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Ahh… the holidays

I really detest the holidays. I don’t think I’m alone in this; just this morning Frank DeFord led his piece on Morning Edition with the phrase “I just don’t care about Thanksgiving.” Here, here! It’s not that I’m unthankful; I know I have a lot to be thankful about. And it’s not just Thanksgiving; I’d be happy if Christmas were omitted as well (but can I keep the vacation?). I think the issue for me is acceptance. Oh, and hypocrisy.

(warning: bitterness follows) I’m gay. For those of you who didn’t know that may be a shock, but really: would a straight guy talk about a frat party without mentioning titties? I don’t think so. With that in mind, the holidays are a time when I spend a large amount of contiguous time with my family, and when the people who are supposed to love me and care about me feel embolden enough to tell me how offended they are at my “lifestyle.”

Now understand, I love my family. My parents, sisters, and their husbands are incredibly respectful of, if not always in total agreement with my beliefs. I bring my partner to family gatherings, and my family seems genuinely interested in his opinions and what he has to say. It wasn’t always like this, but because they love me they’ve made an effort. My parents and I know exactly where the other stands on the “validity” of homosexuality, but we’re adult enough to realize that our personal relationship is more important. At least that’s how I perceive it.

My extended family is another story. My mother has two sisters, Carla and Fonda. Last year Carla called and invited me to Thankgiving Dinner. I wasn’t completely clear, so I asked her if Garrett was invited as well. I didn’t think it would be polite to simply show up with him in tow. But instead of saying, “no, I’m not comfortable with that” (which would have been disappointing but not mean-spirited), she instead proceeded to explain why. I am a firm believer in plurality. Everyone is entitled to their own beliefs, and I’ll do my best to respect them. But when my aunt explained “I know you’re this way because you’re mother’s so controlling” and then continued with “I just can’t have that in my house; just like it wouldn’t be right for me to invite an alcoholic and allow him to bring booze,” I snapped. I informed her that while I respected her opinion, she had no right to criticize my mother, and that it was just a shame she held up religion to avoid seeing (and I quote) “just how f***ed up your life really is.” And I hung up.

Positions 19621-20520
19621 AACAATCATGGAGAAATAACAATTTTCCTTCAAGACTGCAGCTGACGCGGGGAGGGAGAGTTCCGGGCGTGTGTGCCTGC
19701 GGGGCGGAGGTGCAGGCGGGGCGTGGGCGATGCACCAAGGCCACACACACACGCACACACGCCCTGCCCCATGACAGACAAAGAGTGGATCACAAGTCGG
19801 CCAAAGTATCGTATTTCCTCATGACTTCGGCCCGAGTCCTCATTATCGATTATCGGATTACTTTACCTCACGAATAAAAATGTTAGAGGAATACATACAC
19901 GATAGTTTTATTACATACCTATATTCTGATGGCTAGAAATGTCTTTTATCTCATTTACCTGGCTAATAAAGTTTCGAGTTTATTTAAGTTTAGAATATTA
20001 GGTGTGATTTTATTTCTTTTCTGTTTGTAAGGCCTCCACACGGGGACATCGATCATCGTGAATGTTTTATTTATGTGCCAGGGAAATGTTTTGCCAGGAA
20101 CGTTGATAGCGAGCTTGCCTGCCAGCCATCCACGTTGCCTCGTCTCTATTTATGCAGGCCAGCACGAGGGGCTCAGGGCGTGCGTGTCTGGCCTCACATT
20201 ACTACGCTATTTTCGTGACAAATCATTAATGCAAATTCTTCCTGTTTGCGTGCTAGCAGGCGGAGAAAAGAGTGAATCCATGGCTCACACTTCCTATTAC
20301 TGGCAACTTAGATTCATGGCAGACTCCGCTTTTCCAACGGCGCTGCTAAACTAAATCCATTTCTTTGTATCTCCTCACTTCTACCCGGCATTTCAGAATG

Some might say that wasn’t the most mature thing to do, and they’d be right. Carla said the same when she called back and left me a message saying “That wasn’t very mature, and I thought you were above cursing, Nathan. I guess I was wrong.” Yes, you were wrong. No, I’m not above it. Bitch.

And so I’ve just made it a policy of not attending events at her home. And that was fine with me; her food is always nearly inedible anyway. She’s hosting Christmas this year, and that’s just another day I have to enjoy my break. This year my other aunt, Fonda, is hosting Thanksgiving. She also left me a message saying “you’re invited to Thanksgiving.” Why can’t people just be direct and say “you’re invited, but your good-for-nothing homo lover isn’t” ? Things would be so much clearer. So again, I called, and this time left a message saying, “Thanks for the invite, Fonda; Garrett and I would love to come. See you Saturday!”

As you might expect, Fonda just called. I don’t think she was expecting anyone to answer, which made the conversation just a little bit gratifying for me. She started with the classic “I think there’s been a misunderstanding.” Yes, she’s right; I understood that her and her family loved me. And I also understood that love should be unconditional. Afterall, that’s what I learned in Sunday School . Fonda was really doing OK with her statement to me when she said, “we have to think of our children.” And I laughed. On the inside, of course. When I asked what she meant by this, she expounded.

“Well Andy and Austin [my two homophobic, red-neck, uneducated sons] about had a fit at grandma’s funeral this summer when they thought they heard you say ‘this is my partner, Garrett.’”.

“Well of course I said that, he is.”

“Well if they hadn’t been there for grandma, they would have left.”

First, some background. My grandmother died this summer. While not unexpected, it’s been very difficult for us all. Garrett is the only reason I’ve worked through it as much as I have. His presence at the funeral wasn’t to offend anyone or shove it in anyone’s face; it was because I was crying too hard to drive myself, and needed something — anything — to lean on. Second, a question: if they were really there for grandma, they should have been focused on their own grief and making peace as opposed to policing my actions, right? Just checking. And this whole “love the sinner, hate the sin” philosophy. Is there some special, conditional “sinner love” they’re using here? It’s funny (uh-oh, not ha-ha) because the people in my life who are the least religious seem to be the best at unconditional, unashamed, unguilted love and respect. I like that in people.

I’ve struggled quite a bit with figuring out just how my family fits into my life, and how to respect their beliefs even when I don’t agree with them. I think I strike a pretty good balance; when I have questions about how to act, I look at my siblings and married cousins and observe their behavior. And then I dial down the public affection and pet names a few notches and try that.

I guess I should be thankful that my family hasn’t figured out unconditional love. If they had they’d be marching with PFLAG , handing out flyers and expecting me to do it with them. And I don’t have that sort of time. As it stands, my holidays breaks suddenly have a lot more free time. I can take a pottery class .